At the trial today, Cortes told a smooth narrative about what happened next: Greenberg announced that he was selling some wine to fund a company he was starting, and because he had more than he could drink. Cortes packed bottles to be shipped for auction, and when Greenberg had multiples of the same wine, he told him to “send the shittiest bottle.” The story, which seemed polished and well-rehearsed, conflicted in spots with clips from his more tentative videotaped deposition of 2010, projected during cross examination.


During the cross-examination, Frank C. Cialone, one of Greenberg’s team of lawyers, also tried to discredit Cortes as a spurned employee. When Cortes moved on to a new job in November 2004, Greenberg paid him a $2,500 bonus, instead of the $25,000 he originally promised.


Greenberg, who was called as a witness yesterday by the Koch team, sat all day today at his counsel’s table, dressed in a blue Edwardian-cut suit, white shirt and red tie. He leaned forward with a pained look on his face as he listened to Cortes’s testimony.


On the opposite side of the courtroom sat Koch in pinstripes, awaiting his turn on the witness stand. No stranger to wine fraud cases, he sued Christie’s in 2005 for selling him wine that allegedly belonged to Thomas Jefferson. The case was dismissed because it was filed too late.




Paolo Basso crowned world’s best sommelier


Source: Decanter

by John Stimpfig

Tuesday 2 April 2013


Paolo Basso has beaten off competition from 53 other hopefuls to be named Best Sommelier in the World.


The 47-year-old Swiss-Italian was crowned champion at the 14th finals held by Association de la Sommelerie Internationale in Japan. The global contest takes place every three years.


Veronique Rivest of Canada and Aristide Spies from Belgium were named as runners-up to Basso, making Rivest the first woman to achieve a top three finish.


Only 12 sommeliers made it through to the semi-finals, including the UK’s Eric Zwiebel, of the Summer Lodge in Dorset, and Turkey’s Isa Bal, of the Fat Duck.


‘It was very hard and only gets tougher and more pressurised when you get to the finals,’ said a delighted Basso, who was presented with silver jeroboam engraved with his name for winning the three-day event.


Basso received his trophy from Benoit Gouez, chef de cave of Moet Hennessy, alongside his wife and daughter in front of a 4,000-strong audience and live on Japanese television.


‘It is a very important moment for me,’ he said. ‘I would like to thank first of all my family because they allowed me the time for the hard training.’


Basso, who lifted the European Sommelier title three years ago, was runner-up in the world competition in 2000, 2007 and 2010, missing out to Gerard Basset in the last final.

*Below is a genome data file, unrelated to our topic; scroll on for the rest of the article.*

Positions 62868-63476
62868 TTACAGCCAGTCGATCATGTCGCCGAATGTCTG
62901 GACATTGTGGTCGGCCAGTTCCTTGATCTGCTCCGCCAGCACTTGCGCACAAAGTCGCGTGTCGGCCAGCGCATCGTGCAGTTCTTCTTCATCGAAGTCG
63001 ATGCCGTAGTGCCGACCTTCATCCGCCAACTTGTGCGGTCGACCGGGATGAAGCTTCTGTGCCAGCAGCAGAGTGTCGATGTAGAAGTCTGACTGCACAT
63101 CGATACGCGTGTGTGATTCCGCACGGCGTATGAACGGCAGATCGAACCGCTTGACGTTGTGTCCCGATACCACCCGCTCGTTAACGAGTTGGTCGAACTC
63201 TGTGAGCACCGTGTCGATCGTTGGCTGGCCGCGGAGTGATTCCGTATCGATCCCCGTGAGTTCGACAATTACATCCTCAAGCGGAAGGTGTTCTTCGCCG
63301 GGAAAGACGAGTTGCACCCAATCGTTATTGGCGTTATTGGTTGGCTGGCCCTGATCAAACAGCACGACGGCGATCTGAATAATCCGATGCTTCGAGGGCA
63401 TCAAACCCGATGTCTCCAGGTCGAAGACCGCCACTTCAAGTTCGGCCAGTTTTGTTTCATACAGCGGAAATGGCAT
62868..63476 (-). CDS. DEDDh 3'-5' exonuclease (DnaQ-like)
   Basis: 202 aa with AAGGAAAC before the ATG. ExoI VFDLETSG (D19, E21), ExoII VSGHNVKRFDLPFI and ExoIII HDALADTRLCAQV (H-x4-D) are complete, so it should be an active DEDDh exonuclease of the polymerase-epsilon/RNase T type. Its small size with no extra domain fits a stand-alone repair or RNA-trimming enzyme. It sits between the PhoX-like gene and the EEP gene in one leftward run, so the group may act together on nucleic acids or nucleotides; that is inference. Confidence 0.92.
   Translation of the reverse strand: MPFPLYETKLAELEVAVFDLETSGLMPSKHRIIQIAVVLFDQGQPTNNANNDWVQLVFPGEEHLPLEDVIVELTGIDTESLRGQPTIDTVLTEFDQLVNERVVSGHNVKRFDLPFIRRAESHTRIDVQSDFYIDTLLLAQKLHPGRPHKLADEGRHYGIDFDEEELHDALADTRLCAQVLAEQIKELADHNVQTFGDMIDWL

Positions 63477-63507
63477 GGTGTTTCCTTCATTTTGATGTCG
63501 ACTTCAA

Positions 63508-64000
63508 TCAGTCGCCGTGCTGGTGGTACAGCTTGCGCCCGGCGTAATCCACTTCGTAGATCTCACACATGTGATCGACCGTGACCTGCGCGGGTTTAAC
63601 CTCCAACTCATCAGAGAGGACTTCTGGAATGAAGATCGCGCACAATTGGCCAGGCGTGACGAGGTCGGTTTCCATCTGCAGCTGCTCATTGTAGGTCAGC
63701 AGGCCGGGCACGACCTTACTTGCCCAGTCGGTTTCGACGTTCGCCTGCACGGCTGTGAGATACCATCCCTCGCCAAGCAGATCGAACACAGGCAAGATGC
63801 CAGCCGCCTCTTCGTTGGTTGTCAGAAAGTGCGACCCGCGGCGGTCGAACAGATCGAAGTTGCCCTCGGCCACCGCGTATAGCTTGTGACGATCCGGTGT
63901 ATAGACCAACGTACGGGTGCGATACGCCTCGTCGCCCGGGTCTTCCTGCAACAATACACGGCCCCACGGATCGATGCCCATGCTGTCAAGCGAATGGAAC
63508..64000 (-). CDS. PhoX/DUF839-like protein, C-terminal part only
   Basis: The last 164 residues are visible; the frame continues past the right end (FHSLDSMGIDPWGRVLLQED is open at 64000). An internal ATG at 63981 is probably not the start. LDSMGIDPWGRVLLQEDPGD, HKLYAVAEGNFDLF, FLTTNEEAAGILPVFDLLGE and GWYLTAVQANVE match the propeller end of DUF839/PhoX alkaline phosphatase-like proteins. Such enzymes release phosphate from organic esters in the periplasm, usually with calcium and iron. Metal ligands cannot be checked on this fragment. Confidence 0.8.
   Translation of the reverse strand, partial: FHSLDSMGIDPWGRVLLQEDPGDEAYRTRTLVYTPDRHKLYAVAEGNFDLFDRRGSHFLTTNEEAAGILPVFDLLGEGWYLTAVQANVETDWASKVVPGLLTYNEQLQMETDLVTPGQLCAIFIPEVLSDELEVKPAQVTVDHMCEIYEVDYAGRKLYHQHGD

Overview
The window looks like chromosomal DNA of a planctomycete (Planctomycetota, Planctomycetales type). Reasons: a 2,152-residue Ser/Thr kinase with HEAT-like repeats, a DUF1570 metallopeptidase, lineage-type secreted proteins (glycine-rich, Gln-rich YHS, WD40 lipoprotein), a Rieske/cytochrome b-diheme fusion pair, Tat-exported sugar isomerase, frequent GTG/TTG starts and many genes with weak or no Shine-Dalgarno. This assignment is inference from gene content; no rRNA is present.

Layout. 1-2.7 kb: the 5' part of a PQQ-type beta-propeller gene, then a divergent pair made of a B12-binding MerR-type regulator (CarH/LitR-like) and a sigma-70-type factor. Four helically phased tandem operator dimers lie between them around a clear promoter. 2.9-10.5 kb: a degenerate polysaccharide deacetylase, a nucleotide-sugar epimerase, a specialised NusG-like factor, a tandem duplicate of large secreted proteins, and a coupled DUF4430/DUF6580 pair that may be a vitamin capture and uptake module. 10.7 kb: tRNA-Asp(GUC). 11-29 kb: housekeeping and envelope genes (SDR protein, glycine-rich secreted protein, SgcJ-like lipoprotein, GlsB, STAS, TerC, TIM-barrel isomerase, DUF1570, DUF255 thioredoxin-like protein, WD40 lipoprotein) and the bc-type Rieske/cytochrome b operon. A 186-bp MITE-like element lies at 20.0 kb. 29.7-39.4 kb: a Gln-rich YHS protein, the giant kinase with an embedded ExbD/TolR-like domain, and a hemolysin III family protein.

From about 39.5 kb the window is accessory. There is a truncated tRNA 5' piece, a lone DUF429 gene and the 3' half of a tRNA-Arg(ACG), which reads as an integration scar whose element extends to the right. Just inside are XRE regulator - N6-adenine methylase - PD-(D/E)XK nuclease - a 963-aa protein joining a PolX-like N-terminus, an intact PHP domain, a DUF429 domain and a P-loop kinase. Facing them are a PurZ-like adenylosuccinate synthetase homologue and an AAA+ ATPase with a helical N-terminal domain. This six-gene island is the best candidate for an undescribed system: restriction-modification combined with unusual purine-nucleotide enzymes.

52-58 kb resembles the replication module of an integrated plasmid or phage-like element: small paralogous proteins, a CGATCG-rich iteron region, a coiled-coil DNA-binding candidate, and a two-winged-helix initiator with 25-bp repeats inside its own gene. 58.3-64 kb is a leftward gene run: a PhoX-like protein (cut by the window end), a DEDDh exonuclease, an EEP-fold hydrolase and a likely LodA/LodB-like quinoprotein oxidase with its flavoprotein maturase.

Having trained at the Swiss Sommelier Association School, Basso currently lectures on wine, runs a consulting business named Ceresio Vini and is a Judge at the Decanter World Wine Awards. He is also wine director of Conca Bella restaurant near Lake Como in northern Italy.


He plans to spend a few days holiday with his family in Japan, following his win.






Source: Glazer’s

Apr 2nd


Glazer’s today announces that Sean Eckhardt is appointed as Senior Vice President of Sales, DMH Division, Louisiana. Eckhardt will lead the sales function for the Louisiana DMH portfolio, be responsible for topline performance, drive customer relationships, and enhance value-added services. Eckhardt will report to Pete Carr, Glazer’s Executive Vice President, DMH. The appointment is effective April 15, 2013.


Eckhardt’s most recent position was Vice President Sales with Florida Distributing Company. Prior to that he held various positions with the Schenck Company and also worked with Copeland’s Restaurants and the Baton Rouge Beer Agency.


Eckhardt holds a BS and a MS from Louisiana State University.


Pete Carr states, “Sean brings a wealth of experience to this key position in Louisiana. His distribution experience, along with the relationships he has built from his prior years in Louisiana, is well suited to executing the aggressive business plans we have for DMH Louisiana.”




New Vice-President of Sales at Corby Distilleries


Source: CNW

April 2, 2013


Corby Distilleries Limited is pleased to announce the following move, effective as of July 1, 2013:


Andy Alexander, currently Vice-President of Sales at Corby Distilleries, has decided to retire from this position on July 1, 2013 after 13 years with the company and will leave Corby August 1 2013. “Andy has been an instrumental part of the success of Corby in the Canadian market and a hugely valued member of our Executive team, so while it was difficult for me to accept his decision, I have of course respected it,” said Patrick O’Driscoll, Corby’s Chief Executive Officer.